News Intel Lakefield 3D Foveros Hybrid Processors: Hot Chips 31 Live Coverage

mitch074

Distinguished
Mar 17, 2006
2,101
56
19,940
26
Ooooh... So, Intel reinvented big.LITTLE and confuses 2.5D and 3D ("real" 3D stacking would have tridimensional circuits; here you have layers that communicate with one another, so 2.5D). Awesome indeed.

Meanwhile, ARM already moved to DynamIQ.
 
Reactions: bit_user

bit_user

Splendid
Herald
How much DRAM gets stacked in-package? That doesn't seem big enough to be all of the system's memory...

Edit: I'm reading 4 - 8 GB. So, yeah, that's probably all of it.
 
Last edited:
Aug 6, 2019
18
8
15
0
May be a good thing for future gaming consoles, "extra-small" form factor PCs, and smart pillows.

I like the sound of Tiny Form Factor though.
 
May 31, 2019
21
8
15
0
Reactions: bit_user

bit_user

Splendid
Herald
May be a good thing for future gaming consoles, "extra-small" form factor PCs, and smart pillows.

I like the sound of Tiny Form Factor though.
As I'm sure you know, smaller can sometimes mean more expensive, like how Apple's Airtops are more expensive than their baseline Macbooks.

It seems pretty clear to me that this is not going to be their cheapest SoC part. I don't expect to see it in Chromebooks (other than maybe a couple higher-end models), for instance.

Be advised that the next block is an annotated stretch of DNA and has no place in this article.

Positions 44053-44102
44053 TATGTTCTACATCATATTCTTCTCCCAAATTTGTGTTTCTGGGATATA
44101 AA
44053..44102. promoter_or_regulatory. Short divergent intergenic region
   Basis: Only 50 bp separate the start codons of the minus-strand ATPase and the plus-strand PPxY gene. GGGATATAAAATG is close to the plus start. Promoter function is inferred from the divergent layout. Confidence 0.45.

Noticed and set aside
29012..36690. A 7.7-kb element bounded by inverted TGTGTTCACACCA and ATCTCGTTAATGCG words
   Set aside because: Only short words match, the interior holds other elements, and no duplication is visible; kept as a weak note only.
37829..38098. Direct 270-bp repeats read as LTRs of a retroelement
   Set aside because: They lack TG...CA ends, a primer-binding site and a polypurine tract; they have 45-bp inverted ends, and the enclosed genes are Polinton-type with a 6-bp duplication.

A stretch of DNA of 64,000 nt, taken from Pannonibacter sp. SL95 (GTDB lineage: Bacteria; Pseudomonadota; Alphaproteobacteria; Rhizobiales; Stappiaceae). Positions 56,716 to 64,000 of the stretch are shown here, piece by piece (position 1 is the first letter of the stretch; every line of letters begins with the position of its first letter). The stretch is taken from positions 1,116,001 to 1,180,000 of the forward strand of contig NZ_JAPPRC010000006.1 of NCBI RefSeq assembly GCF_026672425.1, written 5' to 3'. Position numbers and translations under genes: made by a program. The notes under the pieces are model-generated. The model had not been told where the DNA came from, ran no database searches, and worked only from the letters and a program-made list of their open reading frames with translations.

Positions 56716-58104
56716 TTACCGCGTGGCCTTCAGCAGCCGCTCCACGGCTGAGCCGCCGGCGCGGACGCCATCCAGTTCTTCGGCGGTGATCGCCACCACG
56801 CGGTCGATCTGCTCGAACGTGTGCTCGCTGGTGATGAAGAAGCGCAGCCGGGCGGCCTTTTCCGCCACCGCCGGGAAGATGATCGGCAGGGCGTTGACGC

And it's definitely not for gaming consoles, other than maybe portable ones like Nintendo Switch.

If you were building a PC (or even a NUC), there's no good reason to use such a highly-integrated, low-power product, especially having only one "fast" core.
 
Jun 17, 2019
84
23
35
0
It seems pretty clear to me that this is not going to be their cheapest SoC part. I don't expect to see it in Chromebooks (other than maybe a couple higher-end models), for instance.
Well, some Chromebooks also featured more expensive Intel's mobile Core SoCs (not just cheaper SoCs from Intel's Atom lineage), thus would not count that out either.
 

kinggremlin

Distinguished
Jul 14, 2009
524
26
19,010
0
No - Zen 2 is 2D. The chips are side by side, same as they would be on a circuit board.
From the link I posted that you didn't read:


A 2.5D IC/SiP using a silicon interposer
and through-silicon vias (TSVs)



Just for fun here's another link:

2.5D-IC, 3D-IC, and 5.5D-IC – stacked-die integration

"In 2.5D-IC designs two or more die are placed face down and side by side on a silicon interposer."


Zen is 2.5D. What Intel announced is a 3D IC.
 
Reactions: bit_user

mitch074

Distinguished
Mar 17, 2006
2,101
56
19,940
26
From the link I posted that you didn't read:


A 2.5D IC/SiP using a silicon interposer
and through-silicon vias (TSVs)



Just for fun here's another link:

2.5D-IC, 3D-IC, and 5.5D-IC – stacked-die integration

"In 2.5D-IC designs two or more die are placed face down and side by side on a silicon interposer."


Zen is 2.5D. What Intel announced is a 3D IC.
Oh, I did read it - it's all marketing speech and buzz words. When GUI started getting rendered in 3D hardware, strangely, those definitions were much different for stuff that is geometrically the same as what is demonstrated in your article (see : composited windows rendered in 3D actually considered 2.5D)
Case in point: how will we designate designs that actually use vertical data paths and logic, when "3D" is already used to designate interpenetrated but still planar parallel substrates?
 

ASK THE COMMUNITY

TRENDING THREADS